a1 Helmholtz Zentrum München, German Research Center for Environmental Health, Institute of Health Economics and Health Care Management
a2 U.S. Centers for Disease Control and Prevention
a3 Helmholtz Zentrum München, German Research Center for Environmental Health and Ludwig–Maximilians–University
Objectives: The role and impact of health technology assessment (HTA) in health policy has been widely discussed. Researchers have started to analyze how decisions on coverage of new technologies are made. Although the involvement of HTA may be an indicator of a well established decision process, this hypothesis requires validation. Also, it is not known whether HTA involvement is associated with other characteristics of decision making like participation or transparency. The primary objective of this study was to develop and test statements on the association between the publication of an HTA and coverage decision making for newborn screening tests in European Union countries.
Methods: Five statements were defined on the relative role of HTA during the steps of decision processes: trigger, participation, publication, assessment, and appraisal. For this purpose, data on twenty-two decision processes in the area of newborn screening across Europe were analyzed, defined as a coverage decision for a given disorder in a specific country. Decision processes were compared by whether the decision was accompanied by the publication of an HTA report. To test differences, nonparametric statistical tests were used.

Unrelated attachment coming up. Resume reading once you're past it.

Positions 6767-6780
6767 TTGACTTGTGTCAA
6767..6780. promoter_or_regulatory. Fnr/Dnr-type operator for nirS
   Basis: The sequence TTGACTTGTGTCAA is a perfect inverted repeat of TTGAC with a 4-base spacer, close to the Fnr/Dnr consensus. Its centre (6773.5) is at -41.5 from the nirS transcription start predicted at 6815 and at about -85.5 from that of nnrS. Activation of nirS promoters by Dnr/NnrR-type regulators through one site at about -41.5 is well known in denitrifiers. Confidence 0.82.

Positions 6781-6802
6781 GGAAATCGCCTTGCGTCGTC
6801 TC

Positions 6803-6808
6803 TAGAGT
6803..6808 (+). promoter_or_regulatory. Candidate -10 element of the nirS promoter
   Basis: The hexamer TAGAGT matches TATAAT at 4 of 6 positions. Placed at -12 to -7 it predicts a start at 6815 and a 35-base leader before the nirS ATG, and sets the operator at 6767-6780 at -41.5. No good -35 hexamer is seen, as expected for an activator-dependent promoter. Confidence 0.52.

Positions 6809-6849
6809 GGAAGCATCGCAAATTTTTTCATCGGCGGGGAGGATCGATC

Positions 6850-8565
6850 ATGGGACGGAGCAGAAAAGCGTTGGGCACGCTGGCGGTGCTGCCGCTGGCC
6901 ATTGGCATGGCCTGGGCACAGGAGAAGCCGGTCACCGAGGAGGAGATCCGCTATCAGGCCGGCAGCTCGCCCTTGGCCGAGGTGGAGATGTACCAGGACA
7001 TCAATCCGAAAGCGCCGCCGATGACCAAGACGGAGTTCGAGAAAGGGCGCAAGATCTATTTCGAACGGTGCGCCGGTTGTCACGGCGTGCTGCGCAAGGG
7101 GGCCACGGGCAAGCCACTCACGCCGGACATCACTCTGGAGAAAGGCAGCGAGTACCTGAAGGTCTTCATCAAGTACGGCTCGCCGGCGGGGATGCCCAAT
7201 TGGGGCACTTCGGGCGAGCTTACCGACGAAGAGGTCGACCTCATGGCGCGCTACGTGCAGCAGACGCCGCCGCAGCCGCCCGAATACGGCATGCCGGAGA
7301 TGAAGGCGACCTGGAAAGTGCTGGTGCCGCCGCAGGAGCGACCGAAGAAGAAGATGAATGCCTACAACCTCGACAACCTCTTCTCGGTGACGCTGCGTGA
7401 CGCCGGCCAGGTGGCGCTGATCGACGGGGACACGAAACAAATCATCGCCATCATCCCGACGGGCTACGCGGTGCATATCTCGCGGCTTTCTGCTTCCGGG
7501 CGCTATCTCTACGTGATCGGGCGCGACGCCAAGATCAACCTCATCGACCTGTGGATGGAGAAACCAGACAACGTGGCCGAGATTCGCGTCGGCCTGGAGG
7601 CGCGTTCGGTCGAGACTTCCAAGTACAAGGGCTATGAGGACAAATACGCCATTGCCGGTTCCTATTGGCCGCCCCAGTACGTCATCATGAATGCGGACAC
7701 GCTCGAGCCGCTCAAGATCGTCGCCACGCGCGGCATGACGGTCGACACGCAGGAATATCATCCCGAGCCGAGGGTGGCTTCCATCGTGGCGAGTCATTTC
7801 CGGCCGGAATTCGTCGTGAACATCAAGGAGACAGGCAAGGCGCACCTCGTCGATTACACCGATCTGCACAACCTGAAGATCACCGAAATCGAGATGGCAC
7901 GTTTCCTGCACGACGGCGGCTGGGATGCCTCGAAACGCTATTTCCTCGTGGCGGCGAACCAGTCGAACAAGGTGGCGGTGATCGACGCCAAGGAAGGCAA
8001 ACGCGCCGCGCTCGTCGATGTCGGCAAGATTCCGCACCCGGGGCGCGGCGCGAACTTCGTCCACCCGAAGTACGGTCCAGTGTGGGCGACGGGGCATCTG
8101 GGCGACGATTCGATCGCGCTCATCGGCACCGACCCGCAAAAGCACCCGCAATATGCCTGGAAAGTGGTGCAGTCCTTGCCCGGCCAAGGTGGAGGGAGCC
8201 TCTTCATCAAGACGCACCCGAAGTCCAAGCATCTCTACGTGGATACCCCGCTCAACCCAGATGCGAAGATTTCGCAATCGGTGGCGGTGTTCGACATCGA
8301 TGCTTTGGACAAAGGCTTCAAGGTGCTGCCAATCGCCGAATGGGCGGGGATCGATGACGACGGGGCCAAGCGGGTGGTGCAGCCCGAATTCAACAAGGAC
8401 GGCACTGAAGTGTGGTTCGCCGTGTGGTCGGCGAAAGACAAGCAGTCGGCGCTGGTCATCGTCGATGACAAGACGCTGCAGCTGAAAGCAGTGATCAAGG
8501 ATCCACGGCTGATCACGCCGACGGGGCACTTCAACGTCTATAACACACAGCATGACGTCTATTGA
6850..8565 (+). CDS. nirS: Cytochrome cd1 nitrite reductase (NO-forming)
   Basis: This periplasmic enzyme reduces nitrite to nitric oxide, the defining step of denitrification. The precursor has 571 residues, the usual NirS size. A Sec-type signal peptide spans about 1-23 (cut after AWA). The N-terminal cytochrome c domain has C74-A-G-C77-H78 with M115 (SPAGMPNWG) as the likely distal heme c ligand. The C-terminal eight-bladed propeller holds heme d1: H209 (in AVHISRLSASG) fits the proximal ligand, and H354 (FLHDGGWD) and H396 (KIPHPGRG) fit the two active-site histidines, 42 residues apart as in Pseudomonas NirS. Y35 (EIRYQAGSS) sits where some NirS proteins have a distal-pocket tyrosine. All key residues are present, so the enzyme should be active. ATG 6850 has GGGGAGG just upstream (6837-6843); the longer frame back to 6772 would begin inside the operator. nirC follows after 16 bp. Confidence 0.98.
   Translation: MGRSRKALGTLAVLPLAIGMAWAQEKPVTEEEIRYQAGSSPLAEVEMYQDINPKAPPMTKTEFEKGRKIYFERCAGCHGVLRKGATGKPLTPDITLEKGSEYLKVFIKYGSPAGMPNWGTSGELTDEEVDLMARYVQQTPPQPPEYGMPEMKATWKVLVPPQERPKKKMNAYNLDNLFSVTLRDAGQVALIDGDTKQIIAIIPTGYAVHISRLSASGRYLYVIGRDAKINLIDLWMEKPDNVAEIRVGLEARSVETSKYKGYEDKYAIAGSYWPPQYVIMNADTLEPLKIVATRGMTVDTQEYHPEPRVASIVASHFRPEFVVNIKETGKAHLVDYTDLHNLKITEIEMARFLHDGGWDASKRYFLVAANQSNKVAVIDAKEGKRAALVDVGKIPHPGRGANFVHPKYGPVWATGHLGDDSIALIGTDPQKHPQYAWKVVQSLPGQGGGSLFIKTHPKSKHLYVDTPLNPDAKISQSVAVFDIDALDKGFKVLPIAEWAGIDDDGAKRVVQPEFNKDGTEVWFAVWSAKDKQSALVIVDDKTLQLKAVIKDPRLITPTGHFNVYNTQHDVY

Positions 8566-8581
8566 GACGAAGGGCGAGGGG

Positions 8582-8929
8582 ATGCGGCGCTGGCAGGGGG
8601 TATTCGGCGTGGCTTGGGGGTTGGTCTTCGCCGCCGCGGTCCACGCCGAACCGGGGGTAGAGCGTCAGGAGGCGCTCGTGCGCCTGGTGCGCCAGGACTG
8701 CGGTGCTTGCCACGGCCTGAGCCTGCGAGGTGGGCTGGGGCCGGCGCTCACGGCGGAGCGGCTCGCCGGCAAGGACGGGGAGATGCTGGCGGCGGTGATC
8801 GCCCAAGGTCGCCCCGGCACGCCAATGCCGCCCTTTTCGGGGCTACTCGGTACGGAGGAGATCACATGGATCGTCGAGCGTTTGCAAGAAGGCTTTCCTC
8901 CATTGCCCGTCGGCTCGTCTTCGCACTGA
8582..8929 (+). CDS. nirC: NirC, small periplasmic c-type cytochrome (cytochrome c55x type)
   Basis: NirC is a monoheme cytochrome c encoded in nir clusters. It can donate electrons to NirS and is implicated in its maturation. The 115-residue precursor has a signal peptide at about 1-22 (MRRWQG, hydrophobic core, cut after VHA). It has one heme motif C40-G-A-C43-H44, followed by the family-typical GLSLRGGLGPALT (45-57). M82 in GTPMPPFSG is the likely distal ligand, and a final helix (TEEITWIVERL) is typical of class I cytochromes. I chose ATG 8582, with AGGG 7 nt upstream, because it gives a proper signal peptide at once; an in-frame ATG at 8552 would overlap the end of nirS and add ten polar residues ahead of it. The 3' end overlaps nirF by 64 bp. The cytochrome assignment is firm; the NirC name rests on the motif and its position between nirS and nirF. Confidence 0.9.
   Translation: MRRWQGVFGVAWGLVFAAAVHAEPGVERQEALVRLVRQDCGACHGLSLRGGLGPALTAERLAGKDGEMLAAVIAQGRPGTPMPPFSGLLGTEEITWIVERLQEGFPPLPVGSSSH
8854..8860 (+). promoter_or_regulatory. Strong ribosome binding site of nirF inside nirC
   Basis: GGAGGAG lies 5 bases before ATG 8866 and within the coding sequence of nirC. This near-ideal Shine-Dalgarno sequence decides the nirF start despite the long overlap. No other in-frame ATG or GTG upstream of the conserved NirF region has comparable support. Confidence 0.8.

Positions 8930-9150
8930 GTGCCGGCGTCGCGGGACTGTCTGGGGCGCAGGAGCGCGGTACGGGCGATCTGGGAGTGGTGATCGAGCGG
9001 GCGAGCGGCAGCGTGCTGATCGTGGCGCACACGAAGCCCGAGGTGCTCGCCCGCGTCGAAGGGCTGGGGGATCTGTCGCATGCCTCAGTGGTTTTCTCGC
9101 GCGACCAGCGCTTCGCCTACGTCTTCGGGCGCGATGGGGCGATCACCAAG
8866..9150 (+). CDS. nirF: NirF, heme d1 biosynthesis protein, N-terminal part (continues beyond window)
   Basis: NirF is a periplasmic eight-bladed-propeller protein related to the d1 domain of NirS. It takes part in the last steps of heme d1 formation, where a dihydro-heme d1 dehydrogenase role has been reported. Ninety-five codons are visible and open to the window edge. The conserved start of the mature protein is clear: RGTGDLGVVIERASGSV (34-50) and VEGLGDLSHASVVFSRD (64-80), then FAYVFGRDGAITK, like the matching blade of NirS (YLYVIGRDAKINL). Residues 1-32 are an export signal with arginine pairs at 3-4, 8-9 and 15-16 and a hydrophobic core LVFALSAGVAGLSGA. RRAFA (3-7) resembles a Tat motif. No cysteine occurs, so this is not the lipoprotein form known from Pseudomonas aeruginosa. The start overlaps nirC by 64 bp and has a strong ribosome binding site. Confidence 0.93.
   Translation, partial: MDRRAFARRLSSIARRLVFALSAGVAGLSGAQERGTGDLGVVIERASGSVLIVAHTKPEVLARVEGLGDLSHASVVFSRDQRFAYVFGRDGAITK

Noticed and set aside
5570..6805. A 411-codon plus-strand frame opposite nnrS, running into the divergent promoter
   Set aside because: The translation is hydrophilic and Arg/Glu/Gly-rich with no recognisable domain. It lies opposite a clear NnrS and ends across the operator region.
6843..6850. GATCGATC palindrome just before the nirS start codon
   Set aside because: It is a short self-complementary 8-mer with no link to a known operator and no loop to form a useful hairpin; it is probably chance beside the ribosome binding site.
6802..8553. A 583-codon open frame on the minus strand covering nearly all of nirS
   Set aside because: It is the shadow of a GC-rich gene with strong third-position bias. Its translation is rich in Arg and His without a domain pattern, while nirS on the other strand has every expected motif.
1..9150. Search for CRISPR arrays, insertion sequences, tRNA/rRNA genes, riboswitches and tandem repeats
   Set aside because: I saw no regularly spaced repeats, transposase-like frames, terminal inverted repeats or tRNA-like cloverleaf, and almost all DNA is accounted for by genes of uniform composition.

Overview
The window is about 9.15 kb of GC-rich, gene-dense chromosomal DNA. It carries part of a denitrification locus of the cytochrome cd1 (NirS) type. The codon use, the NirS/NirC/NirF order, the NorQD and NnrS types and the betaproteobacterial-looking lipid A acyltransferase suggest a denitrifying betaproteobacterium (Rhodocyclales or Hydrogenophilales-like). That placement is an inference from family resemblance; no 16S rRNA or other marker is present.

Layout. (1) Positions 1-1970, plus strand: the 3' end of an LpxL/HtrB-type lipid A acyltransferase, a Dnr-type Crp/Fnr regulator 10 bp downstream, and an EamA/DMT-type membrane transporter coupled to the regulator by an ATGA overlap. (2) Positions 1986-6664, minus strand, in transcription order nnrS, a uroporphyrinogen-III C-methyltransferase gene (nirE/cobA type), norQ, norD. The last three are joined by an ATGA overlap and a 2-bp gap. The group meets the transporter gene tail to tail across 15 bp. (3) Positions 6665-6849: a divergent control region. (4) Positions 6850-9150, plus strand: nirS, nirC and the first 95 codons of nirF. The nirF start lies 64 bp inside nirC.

Results: The decision steps of trigger, participation and publication differed between the HTA and the non-HTA groups. No clear association between HTA and assessment methods in coverage decision making was identified.
Conclusions: It appeared that there is an association between HTA and coverage decision processes that are more explicit, inclusive, and transparent. It is unclear whether HTA is associated with formal evidence reviews and economic evaluations.
(Online publication September 29 2011)
The authors thank Jürgen John for valuable comments on earlier versions of this article, Matthias Hunger and Petra Menn for comments on statistical analysis, and Werner Maier for support with contacting respondents in French. Furthermore, the authors thank Gerard Loeber from the International Society for Neonatal Screening who provided contact to the respondents. All respondents contributed valuable expertise in the survey on decision processes in the area of newborn screening. The authors thank those respondents who preferred to stay anonymous as well as the following who agreed to disclose their names: Tadej Battelino (Slovenia), Matthias Baumgartner (Switzerland), Martina Cornel (The Netherlands), Francois Eyskens (Belgium), Jean Pierre Farriaux (France), David Hougaard (Denmark), Daniela Iorgulescu (Romania), Alastair Kent (England), Milan Macek (Czech Republic), Uta Nennstiel-Ratzel (Germany), Florence Orsini (France), Peter Saugmann-Jensen (Denmark), Toni Torresani (Switzerland), Felix Votava (Czech Republic), Mojca Zerjav-Tansek (Slovenia). Finally, the authors express their gratitude to the very helpful and supportive comments of two anonymous referees. The research leading to these results has received funding from the European Union's Seventh Framework Programme (FP7/2007-2013) under grant agreement No. 223533. The funding source had no role in the study design, data collection, or interpretation of results. The findings and conclusions in this report are those of the authors and do not necessarily represent the official position of the Centers for Disease Control and Prevention.